I’ve taken a quick look at the social history of medicine paper, I don’t think it’s massively useful. It’s short on details of the testing that it went through and focuses on the regulatory responses since the exposure of its teratogenic effects.

  23. poohbear said,

    July 28, 2006 at 2:21 pm

    Just heard reports on local news that American manufaxcturer has increased price of thalidomide to BC Cancer Institute, which was using it in the treatment of certain forms of cancer from about $30 per month to about $1,000 per month per patient. This is bloody ridiculous for a drug that has been around for 50 years, and pure profiteering on the part of the drug company. Not sure which one it is.

  24. Dr Aust said,

    July 28, 2006 at 4:06 pm

    Mushy P wrote: “Dr Aust – I sense that you find optical isomerism less than 100% fascinating. Heresy. I’ve never heard anything so inflammatory”

    – Have to ‘fess up on optical isomerism – it was the ludicrous way they had THREE different systems for classifying it that got me. (dl, DL and RS)… I have to admit to a B.Sc. degree in Chemistry but always prefered (bio)organic and transition metal chemistry. Although in my career in biomedical research it is the physical chemistry I (reluctantly) studied that has proved the most useful… another of life’s little ironies.

    —————————————————————

    Art West wrote (re doctors knowledge anbout the stuff in the late 50s) “Of course, it could have been a lucky hunch, but if he had any real knowledge, however vague, on which to base his opinion then that information was probably pretty widespread to have reached a small town Midlands GP.”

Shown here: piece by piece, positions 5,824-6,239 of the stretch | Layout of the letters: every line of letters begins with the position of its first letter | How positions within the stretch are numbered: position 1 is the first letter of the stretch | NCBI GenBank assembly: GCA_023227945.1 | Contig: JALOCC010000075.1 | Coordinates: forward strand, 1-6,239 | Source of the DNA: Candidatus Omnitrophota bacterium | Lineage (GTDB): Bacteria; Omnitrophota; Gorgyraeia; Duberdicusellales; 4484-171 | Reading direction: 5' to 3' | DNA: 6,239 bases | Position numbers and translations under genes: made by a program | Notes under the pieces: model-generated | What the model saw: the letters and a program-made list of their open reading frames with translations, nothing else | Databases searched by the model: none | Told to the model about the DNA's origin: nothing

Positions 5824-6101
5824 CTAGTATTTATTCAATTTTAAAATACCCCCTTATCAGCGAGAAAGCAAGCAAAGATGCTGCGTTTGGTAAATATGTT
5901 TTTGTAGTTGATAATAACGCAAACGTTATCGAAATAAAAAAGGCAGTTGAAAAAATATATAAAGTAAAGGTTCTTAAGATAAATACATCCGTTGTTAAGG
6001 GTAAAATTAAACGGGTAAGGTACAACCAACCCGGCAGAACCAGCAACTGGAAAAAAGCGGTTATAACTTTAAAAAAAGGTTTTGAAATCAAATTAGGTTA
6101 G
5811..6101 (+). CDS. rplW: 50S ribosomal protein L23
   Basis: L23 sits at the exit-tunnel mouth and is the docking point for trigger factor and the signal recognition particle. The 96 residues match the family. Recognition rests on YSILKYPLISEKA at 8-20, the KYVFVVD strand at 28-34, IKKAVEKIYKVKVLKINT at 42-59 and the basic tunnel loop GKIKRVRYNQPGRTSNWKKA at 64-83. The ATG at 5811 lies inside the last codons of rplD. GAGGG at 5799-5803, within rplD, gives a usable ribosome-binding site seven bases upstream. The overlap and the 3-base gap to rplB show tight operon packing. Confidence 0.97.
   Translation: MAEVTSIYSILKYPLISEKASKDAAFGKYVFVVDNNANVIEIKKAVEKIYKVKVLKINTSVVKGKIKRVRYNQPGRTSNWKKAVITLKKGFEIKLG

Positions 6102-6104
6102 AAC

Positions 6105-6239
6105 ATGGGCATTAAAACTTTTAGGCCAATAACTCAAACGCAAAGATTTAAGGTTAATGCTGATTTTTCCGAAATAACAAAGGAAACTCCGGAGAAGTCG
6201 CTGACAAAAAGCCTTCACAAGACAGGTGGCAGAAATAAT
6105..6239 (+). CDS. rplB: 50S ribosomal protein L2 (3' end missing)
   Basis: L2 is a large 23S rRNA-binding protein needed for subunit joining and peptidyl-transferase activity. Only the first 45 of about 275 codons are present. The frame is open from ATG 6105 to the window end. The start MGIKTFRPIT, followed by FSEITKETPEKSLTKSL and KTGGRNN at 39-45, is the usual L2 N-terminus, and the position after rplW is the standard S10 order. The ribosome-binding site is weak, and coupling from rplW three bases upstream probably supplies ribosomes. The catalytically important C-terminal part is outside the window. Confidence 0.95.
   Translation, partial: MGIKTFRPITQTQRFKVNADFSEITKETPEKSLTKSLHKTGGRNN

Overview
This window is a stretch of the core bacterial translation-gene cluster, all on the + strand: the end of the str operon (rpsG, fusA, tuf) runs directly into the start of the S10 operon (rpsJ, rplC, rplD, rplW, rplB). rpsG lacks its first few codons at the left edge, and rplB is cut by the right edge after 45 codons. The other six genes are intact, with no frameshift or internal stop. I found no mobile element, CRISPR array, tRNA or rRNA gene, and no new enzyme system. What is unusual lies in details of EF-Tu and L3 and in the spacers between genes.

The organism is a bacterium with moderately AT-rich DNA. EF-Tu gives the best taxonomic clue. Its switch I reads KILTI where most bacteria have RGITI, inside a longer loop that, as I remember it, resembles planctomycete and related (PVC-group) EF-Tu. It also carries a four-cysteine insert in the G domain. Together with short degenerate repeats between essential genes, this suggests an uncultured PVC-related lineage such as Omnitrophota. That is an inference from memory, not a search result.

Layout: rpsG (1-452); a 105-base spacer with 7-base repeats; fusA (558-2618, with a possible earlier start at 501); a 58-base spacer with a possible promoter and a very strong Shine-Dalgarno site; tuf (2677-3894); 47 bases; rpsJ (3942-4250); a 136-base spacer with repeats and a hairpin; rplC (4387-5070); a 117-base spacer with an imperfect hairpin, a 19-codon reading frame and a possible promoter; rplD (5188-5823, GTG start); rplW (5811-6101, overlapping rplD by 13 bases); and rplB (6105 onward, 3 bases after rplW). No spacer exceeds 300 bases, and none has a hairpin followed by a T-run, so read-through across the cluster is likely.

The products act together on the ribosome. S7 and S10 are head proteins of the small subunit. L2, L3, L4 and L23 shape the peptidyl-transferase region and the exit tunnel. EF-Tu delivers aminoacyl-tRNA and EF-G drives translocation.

– I would suspect it was because the drug was very experimental in 56-57, plus the dictum “don’t mess with what you don’t understand”, i.e. a 50s doc would probably know that loads MUST be going on in the first three months of pregnancy, but would also know the details of the underlying processes were pretty much a mystery. To give a powerful drug during that period if not absolutely needed would seem like a needless risk (it is quite interesting that the modern medical view of early pregnancy, based on a lot more knowledge, seems prett y much to bear out this piece of ancient wisdom). I was also born in the thalidomide era, though rather later, and my mother said she refused the drug for just this reason when the doctor suggested it for morning sickness.

    ——————————————————

    Coracle wrote:

    “The rehabilitation of thalidomide has always amazed me. In combination with dexamethasone it’s now treatment of choice for multiple myeloma, I seem to remember a documentary some years ago about its use in untreatable ulcers.